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Giving Babies Eggs and Peanuts Can Lessen Allergy Risk, Study Finds


Giving your baby peanuts and eggs can actually lessen the risk of him getting these allergies. Anna Pekunova/Getty Images
Giving your baby peanuts and eggs can actually lessen the risk of him getting these allergies. Anna Pekunova/Getty Images

Go ahead and feed your babies eggs and food containing peanuts. That just might help them avoid developing allergies to those foods later on. That's the latest advice from researchers studying food allergies. It also contradicts the advice parents have been given for nearly two decades.

In 2000, the American Academy of Pediatrics (AAP) warned parents to not give eggs to their children until they were 2, or peanuts until 3 if their kids were at high risk for allergies due to family history. Although many parents followed this advice, between 1999 and 2009 food allergies in the U.S. nearly doubled. It's not completely clear if the advice was to blame, but the AAP is changing its position on peanuts.

Now, a new study published in the Journal of the American Medical Association says introducing eggs as well as peanuts into babies' diets early on may actually prevent food allergies. In the meta-analysis, researchers from Imperial College London looked at 146 past studies involving more than 200,000 children and pooled all of the data. The results were startling. Infants who were fed some egg between 4 and 6 months of age reduced their risk of developing an egg allergy by 40 percent, while babies who ate peanut between 4 and 11 months were 70 percent less likely to develop a peanut allergy than those who first ate peanuts when they were older.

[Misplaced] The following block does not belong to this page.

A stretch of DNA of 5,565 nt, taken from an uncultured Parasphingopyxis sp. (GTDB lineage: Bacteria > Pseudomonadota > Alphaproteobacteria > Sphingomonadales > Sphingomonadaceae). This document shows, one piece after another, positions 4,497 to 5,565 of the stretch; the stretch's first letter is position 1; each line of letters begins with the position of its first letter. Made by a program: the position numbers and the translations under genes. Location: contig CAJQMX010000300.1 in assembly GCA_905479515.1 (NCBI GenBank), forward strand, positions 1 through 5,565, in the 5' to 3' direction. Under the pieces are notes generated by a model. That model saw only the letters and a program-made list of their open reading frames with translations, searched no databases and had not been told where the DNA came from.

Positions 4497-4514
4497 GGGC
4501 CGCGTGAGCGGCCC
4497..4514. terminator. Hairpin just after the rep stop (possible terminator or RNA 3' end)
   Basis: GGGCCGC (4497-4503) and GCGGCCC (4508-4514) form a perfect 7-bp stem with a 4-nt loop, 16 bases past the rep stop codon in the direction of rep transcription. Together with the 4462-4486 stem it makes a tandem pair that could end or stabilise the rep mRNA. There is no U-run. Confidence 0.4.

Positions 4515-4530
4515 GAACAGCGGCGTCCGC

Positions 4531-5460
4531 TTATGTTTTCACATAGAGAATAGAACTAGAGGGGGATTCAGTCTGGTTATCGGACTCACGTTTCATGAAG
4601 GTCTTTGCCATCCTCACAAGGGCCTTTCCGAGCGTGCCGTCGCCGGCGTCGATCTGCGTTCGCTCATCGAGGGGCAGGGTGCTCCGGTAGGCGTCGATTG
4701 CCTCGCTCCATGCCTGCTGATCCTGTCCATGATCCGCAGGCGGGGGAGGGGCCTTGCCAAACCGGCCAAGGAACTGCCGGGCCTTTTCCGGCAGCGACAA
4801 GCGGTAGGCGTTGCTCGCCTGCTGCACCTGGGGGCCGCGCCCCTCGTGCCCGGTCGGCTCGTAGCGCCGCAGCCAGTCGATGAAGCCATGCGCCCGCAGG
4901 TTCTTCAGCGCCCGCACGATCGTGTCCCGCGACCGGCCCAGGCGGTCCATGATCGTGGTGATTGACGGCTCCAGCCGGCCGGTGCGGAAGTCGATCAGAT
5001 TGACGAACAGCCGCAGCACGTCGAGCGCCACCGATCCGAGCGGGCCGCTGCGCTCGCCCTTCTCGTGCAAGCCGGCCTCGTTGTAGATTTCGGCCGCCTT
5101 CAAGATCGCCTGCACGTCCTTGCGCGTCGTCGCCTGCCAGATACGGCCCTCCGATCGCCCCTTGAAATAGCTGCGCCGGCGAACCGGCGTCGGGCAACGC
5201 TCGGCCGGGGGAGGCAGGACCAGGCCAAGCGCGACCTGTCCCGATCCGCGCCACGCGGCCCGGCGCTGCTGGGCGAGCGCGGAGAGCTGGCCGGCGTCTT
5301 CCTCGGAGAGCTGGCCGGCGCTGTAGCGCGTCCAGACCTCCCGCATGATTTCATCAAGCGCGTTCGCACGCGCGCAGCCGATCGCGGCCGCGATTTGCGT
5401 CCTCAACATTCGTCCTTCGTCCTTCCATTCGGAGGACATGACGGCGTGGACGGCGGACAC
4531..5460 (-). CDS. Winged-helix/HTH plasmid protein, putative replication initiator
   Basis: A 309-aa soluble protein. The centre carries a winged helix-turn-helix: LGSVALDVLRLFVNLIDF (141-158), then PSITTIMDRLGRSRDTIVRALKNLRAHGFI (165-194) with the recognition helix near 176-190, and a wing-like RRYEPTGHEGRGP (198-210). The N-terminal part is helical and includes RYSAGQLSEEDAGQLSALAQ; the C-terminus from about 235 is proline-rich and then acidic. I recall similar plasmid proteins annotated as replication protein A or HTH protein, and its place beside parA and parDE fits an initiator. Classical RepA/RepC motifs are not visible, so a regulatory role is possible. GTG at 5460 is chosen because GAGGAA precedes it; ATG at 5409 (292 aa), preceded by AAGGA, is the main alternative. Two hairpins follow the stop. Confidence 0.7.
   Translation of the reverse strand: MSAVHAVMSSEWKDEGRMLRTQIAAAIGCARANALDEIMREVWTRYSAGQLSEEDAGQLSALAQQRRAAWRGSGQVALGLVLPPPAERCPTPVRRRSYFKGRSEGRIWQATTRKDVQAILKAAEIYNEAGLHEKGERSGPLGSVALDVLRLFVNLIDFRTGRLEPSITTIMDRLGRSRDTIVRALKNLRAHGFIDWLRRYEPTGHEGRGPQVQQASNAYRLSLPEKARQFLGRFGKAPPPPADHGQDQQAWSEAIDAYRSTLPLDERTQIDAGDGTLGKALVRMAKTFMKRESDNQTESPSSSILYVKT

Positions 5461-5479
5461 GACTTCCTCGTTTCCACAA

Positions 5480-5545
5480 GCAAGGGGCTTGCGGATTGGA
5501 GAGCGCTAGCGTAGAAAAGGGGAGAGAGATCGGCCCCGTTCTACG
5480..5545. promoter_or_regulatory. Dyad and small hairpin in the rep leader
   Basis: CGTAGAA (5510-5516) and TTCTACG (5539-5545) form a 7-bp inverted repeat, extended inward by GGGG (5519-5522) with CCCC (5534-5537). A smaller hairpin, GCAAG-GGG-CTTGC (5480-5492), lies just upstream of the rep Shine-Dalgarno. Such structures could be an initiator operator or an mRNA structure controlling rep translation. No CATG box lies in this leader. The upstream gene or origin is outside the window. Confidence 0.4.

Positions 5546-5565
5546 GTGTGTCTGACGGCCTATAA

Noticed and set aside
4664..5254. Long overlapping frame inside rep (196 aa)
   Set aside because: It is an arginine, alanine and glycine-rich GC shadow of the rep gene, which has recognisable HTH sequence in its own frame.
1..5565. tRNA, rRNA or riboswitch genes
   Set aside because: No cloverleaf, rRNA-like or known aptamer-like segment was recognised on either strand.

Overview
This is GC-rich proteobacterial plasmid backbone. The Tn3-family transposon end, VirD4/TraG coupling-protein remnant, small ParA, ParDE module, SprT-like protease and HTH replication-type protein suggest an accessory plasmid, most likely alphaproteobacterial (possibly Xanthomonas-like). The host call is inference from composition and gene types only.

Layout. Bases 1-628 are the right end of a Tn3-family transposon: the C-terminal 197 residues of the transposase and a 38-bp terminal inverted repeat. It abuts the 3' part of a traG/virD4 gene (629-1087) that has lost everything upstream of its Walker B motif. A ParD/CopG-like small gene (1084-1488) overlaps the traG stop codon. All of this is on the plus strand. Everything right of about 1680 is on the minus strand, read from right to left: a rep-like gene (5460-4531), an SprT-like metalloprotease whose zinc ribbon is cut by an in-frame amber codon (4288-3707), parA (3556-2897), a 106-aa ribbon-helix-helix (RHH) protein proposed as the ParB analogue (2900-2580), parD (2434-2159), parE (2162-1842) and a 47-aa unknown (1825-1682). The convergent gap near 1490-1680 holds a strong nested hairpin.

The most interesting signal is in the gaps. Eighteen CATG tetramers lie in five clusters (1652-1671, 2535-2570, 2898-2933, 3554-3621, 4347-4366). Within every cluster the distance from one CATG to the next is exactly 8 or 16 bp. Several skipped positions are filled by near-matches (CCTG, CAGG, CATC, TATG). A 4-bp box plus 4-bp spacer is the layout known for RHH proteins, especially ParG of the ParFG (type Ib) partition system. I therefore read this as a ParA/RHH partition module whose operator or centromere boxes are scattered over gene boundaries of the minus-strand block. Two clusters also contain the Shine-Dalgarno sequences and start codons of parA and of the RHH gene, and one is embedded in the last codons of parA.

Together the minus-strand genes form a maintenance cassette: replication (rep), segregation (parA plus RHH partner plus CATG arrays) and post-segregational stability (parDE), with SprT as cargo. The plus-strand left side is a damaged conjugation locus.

Before you start spooning up the peanut butter and scrambling eggs, the study's authors urge caution. The study samples were small, they note, and they didn't look at factors such as the rate of allergic reactions after infants were fed these foods. Still, it's reason for hope.

Food allergies affect one in every 13 kids in the U.S. today, or about two per classroom. Eight foods are behind 90 percent of all allergic reactions: eggs, peanuts, milk, tree nuts, soy, wheat, fish and shellfish. These allergies have been steadily rising in developed countries around the globe, yet experts can't figure out why. The London researchers didn't find enough evidence that introducing milk, fish, shellfish, tree nuts (like almonds) and wheat to babies reduced the risk of them getting allergies.



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